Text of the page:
More than 18 months after the publication of its non-consensus discussion draft on Financial Transactions (BEPS Actions 8 – 10) (the DD), the OECD released its ‘final’ guidance on the transfer pricing of financial transactions on Tuesday 11 February 2020. The original draft left some 25 areas of disagreement, representing a non-consensus position of the OECD’s Committee on Fiscal Affairs. Those areas largely appear to have been resolved.
The guidance is significant because it is the first time the OECD Transfer Pricing Guidelines will be updated to include guidance on the transfer pricing aspects of financial transactions, “which should contribute to consistency in the application of transfer pricing and help avoid transfer pricing disputes and double taxation”.
The guidance addresses specific issues on the transfer pricing of treasury functions, intra-group loans, cash pooling, hedging, guarantees and captive insurance. It also provides clarity on the effect of group membership on debt capacity and loan pricing, such as the value (if any) of formal guarantees and implicit support. In addition, it addresses (albeit not wholly definitively) the issue, and implications, of the (stand-alone) credit ratings of individual subsidiaries of a multinational group.
One of the main contentious areas relates to the delineation and characterisation of financial transactions - notably the capital structure and treatment of intercompany balances that would present the characteristics of both debt and equity. The new guidance acknowledges that Article 9 of the OECD Model Tax Convention is relevant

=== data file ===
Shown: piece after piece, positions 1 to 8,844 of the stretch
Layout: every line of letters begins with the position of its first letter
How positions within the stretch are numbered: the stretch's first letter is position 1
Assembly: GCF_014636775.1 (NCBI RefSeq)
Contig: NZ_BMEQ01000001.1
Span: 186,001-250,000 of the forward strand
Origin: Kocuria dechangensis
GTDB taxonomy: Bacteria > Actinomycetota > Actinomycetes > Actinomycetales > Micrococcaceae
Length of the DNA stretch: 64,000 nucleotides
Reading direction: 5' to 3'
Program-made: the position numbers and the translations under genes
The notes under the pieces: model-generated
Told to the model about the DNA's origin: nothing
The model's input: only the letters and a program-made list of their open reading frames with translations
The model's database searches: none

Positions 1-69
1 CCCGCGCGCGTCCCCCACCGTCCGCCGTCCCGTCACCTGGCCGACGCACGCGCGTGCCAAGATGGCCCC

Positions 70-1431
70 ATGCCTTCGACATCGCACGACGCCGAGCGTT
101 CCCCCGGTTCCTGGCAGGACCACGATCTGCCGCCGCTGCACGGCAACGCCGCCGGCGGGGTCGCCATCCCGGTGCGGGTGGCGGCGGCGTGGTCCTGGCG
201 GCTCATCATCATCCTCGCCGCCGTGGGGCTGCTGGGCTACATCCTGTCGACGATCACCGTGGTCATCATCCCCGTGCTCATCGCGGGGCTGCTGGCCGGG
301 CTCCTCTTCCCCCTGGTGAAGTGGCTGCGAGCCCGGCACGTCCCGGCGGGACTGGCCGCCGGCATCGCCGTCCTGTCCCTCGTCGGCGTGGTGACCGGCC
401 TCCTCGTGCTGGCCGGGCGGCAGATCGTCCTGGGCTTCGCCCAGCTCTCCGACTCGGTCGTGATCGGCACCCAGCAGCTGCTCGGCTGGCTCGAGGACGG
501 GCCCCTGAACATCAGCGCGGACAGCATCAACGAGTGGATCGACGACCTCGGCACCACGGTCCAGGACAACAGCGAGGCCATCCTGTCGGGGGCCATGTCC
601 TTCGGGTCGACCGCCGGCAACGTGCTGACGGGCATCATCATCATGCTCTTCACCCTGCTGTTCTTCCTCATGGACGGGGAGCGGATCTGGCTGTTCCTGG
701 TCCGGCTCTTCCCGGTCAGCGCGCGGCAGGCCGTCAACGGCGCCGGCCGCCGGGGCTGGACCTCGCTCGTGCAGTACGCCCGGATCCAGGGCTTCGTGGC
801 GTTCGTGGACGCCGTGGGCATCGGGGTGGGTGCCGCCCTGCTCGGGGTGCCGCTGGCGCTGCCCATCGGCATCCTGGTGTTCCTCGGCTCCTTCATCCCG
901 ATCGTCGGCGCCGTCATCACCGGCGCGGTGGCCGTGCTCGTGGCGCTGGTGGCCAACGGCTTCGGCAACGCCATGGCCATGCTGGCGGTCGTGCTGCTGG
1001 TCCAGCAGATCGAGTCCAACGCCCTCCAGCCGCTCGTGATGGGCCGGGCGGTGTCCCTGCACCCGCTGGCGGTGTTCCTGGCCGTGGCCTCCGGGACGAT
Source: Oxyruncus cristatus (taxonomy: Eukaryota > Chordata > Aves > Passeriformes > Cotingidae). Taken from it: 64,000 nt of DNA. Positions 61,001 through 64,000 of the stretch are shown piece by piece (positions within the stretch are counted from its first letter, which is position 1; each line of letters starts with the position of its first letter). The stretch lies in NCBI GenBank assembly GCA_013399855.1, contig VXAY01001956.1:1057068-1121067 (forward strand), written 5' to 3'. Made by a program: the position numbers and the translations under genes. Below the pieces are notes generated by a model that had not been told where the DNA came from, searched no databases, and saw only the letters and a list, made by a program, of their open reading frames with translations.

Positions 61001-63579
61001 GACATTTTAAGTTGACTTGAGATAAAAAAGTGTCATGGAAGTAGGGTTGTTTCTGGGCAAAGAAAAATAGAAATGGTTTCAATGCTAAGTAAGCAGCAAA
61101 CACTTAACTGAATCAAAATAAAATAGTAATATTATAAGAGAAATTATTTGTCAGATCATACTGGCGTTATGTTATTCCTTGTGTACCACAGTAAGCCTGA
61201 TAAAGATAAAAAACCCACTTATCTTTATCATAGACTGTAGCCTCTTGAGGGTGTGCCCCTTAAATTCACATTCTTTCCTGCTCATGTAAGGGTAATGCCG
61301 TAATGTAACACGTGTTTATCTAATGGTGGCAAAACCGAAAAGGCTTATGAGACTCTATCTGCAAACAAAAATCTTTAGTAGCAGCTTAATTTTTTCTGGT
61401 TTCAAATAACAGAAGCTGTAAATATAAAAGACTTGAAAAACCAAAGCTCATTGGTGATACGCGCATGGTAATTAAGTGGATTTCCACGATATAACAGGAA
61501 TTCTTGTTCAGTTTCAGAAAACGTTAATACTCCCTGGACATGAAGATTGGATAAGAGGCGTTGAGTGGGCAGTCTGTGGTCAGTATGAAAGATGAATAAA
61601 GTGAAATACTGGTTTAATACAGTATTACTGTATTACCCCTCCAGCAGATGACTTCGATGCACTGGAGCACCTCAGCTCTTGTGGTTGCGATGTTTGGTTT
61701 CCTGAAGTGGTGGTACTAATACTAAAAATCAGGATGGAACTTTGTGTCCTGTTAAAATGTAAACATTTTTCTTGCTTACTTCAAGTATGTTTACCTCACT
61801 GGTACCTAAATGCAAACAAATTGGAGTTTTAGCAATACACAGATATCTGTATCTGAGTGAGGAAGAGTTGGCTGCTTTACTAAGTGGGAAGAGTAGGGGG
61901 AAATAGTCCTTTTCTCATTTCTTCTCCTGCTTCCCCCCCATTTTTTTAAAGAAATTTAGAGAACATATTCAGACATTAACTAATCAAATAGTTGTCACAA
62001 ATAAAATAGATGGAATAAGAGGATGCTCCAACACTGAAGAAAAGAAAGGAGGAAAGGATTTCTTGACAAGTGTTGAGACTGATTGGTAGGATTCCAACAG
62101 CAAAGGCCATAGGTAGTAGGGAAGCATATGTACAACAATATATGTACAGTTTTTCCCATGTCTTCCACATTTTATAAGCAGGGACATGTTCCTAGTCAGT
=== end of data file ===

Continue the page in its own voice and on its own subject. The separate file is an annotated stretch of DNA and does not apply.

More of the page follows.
“not only in determining whether the rate of interest provided for in a loan contract is an arm’s length rate, but also whether a prima facie loan can be regarded as a loan or should be regarded as some other kind of payment, in particular a contribution to equity capital.”
It also elaborates on how the concepts of ‘the accurate delineation of the actual transaction in the Guidance may relate to the balance of debt and equity funding of an entity within an MNE group’. However, it is left to the domestic legislation of countries to ‘address the balance of debt and equity funding of an entity and interest deductibility’. As such, the issue has been somewhat sidestepped.
A specific point on lending may increase uncertainty for taxpayers. The guidance says that where a “lender is not exercising control over the risks associated to an advance of funds”, its return could be limited to a risk-free return, It would be the party actually controlling the risk, that would receive the risk premium and bear any downside risk (such as bad debt risk). While laudable in its aims, this could increase administrative burdens for businesses, especially as the guidance also recognises that the decision-making roles may be limited in practice across the group, and give rise to difficult accounting questions.
Read the OECD guidance